July 11, 2020

Romaine E. coli O157:H7 HUS Outbreak Spreads to Canada; More Lawsuits?

The E. coli O157:H7 HUS outbreak linked to romaine lettuce that is plaguing the United States has moved to Canada, according to a Public Health Notice posted by the Public Health Agency of Canada. Six people in that country are sick with E. coli O57 infections with a “similar genetic fingerprint” to illnesses in the U.S.

 E.coli O157:H7 HUS Outbreak Romaine Lettuce in Canada

Two of those sickened said they visited the U.S. before they got sick. Three people got sick in Canada, and information is pending for the fourth person. The notice states that the likely source of the outbreak in Canada is romaine lettuce from the Yuma growing regions in the U.S.

The case count in Canada is: British Columbia (1), Alberta (1), Saskatchewan (2), and Ontario (2). The patients got sick between late March and mid-April 2018. One of the Canadian cases was hospitalized. The patient age range is from 13 to 68 years.

Most of those sickened ate romaine lettuce at home or in prepared salads that were purchased at grocery stores, restaurants, and fast food chains. In the U.S., lawyers have filed lawsuits against Texas Road House, Panera, Papa Murphy’s, and Red Lobster.

The lettuce produced by that growing region in Arizona is no longer being grown and shipped, since the growing season is over. That does reduce the potential for exposure, since the lettuce has a shelf life of about 21 days, and the growing season ended in late March. The Yuma growing region includes parts of western Arizona and the Imperial Valley of southeastern California.

The notice states that all Canadians who are traveling to the U.S., or who shop for groceries across the border and purchase romaine lettuce in the U.S. should follow the CDC advice. That is, if you can’t be absolutely sure that the romaine lettuce you are buying did not come from the Yuma growing region, don’t buy it and don’t eat it.

To protect yourself and your family, be aware of outbreaks and recalls. Then make sure that you wash your hands well with soap and warm water for at least 20 seconds before you prepare food. Unwashed whole heads of lettuce should be cleaned. Start by discarding the outer leaves. Then rinse under fresh, cool tuning water. Rinse until all the dirt is washed away. Don’t soak lettuce in the sink, because there may be bacteria in the sink that can contaminate it. Store lettuce in the fridge up to 7 days. Discard when leaves become wilted or brown.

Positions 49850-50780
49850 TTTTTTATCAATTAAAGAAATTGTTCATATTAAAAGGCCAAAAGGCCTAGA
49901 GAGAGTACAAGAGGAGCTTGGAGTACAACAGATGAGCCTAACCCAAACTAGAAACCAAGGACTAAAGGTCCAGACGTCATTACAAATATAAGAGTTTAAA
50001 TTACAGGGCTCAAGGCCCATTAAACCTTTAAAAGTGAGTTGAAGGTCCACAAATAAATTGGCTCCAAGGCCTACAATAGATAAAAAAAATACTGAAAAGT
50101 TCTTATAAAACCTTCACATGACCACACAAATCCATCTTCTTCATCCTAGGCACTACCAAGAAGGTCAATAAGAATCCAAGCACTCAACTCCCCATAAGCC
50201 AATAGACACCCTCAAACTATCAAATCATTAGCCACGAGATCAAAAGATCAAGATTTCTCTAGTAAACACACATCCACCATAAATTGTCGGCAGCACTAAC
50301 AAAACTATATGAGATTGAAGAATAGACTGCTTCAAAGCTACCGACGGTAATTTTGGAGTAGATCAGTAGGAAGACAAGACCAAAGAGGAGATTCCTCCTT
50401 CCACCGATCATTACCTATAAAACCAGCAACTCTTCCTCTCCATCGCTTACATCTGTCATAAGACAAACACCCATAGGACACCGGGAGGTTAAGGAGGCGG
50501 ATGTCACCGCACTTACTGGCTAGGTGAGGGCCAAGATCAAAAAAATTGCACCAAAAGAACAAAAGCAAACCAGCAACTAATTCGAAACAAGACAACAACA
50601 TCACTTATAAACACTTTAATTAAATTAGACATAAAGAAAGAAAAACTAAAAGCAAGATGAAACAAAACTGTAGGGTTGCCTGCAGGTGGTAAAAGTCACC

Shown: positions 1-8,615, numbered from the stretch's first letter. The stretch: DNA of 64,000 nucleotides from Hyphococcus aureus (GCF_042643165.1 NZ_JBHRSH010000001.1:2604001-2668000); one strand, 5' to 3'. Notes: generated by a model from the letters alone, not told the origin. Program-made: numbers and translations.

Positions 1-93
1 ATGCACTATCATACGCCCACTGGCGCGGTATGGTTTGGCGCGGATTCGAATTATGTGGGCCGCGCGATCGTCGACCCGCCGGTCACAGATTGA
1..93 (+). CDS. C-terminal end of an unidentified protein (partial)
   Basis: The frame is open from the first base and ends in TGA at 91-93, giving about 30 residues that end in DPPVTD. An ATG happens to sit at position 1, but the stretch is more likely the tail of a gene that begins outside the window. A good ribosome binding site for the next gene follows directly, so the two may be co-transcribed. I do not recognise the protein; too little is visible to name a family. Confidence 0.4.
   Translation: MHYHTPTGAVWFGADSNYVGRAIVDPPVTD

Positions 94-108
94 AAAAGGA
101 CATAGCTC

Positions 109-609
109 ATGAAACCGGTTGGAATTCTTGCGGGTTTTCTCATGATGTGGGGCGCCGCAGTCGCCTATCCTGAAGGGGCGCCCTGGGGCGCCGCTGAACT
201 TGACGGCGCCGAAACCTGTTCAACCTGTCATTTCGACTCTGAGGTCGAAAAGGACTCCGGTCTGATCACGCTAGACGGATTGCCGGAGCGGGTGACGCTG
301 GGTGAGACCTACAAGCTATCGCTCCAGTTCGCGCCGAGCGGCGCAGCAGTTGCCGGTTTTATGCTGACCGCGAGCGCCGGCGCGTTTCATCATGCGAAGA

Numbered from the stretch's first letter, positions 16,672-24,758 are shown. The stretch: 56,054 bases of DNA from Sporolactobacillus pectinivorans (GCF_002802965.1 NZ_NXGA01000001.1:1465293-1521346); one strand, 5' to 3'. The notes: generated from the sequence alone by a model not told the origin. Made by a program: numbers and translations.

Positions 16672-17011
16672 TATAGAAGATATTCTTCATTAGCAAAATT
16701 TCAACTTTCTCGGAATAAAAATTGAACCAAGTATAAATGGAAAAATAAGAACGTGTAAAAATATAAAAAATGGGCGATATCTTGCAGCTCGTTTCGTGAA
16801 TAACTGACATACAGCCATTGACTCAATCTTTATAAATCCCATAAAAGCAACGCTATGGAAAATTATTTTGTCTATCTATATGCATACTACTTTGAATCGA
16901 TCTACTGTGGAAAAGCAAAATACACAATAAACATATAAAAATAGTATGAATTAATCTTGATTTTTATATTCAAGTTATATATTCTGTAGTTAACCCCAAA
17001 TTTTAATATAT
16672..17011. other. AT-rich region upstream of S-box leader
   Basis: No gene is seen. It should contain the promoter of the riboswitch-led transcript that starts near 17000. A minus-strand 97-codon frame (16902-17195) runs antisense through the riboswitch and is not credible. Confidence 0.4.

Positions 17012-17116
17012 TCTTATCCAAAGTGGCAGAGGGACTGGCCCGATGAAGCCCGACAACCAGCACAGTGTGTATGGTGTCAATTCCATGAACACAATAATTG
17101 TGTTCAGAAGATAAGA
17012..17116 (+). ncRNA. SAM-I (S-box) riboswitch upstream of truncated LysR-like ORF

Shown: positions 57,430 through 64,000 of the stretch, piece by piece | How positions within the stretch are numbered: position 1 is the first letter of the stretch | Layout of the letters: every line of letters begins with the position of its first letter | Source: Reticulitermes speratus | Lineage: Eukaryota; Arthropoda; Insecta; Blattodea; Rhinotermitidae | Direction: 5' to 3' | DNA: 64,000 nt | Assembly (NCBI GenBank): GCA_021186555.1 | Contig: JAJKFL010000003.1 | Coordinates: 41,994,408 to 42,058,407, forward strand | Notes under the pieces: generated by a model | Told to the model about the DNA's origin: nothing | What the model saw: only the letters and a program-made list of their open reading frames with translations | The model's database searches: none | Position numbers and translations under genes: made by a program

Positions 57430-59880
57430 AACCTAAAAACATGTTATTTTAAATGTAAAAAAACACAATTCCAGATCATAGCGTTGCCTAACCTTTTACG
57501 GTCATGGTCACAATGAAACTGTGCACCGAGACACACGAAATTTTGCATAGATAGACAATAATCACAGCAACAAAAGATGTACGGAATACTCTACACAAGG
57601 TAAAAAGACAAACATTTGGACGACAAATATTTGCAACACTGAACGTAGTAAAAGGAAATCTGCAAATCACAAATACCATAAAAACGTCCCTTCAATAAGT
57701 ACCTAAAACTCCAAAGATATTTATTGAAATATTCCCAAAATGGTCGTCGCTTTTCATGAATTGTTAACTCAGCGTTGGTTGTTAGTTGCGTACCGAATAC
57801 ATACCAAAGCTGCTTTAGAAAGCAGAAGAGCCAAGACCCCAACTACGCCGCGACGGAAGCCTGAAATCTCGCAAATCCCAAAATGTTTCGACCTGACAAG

Attorney Fred Pritzker

You can contact food safety attorney Fred Pritzker for help by calling 1-888-377-8900 or 612-338-0202.

Ready-to-eat lettuce products that are sold in sealed packages and labeled as “washed, pre-washed, or triple washed” do not need more cleaning. Follow the expiration date and refrigerate these products.

And know the symptoms of a Shiga toxin-producing E. coli infection and HUS. E. coli symptoms usually start within one to ten days after ingesting the bacteria, and include nausea, vomiting, headache, mild fever, severe and painful stomach cramps, and watery or bloody diarrhea. HUS symptoms begin a few days after E. coli symptoms, and include decreased urine output, lethargy, pallor, and easy bruising. If you or anyone in your family has been suffering with these symptoms, they should see a doctor.

In the U.S., 149 people in 29 states are sick in this outbreak. Sixty-four people have been hospitalized. Seventeen have developed hemolytic uremic syndrome, which is a type of kidney failure. And one person in California has died. This is the largest E. coli outbreak in the United States since 2006.

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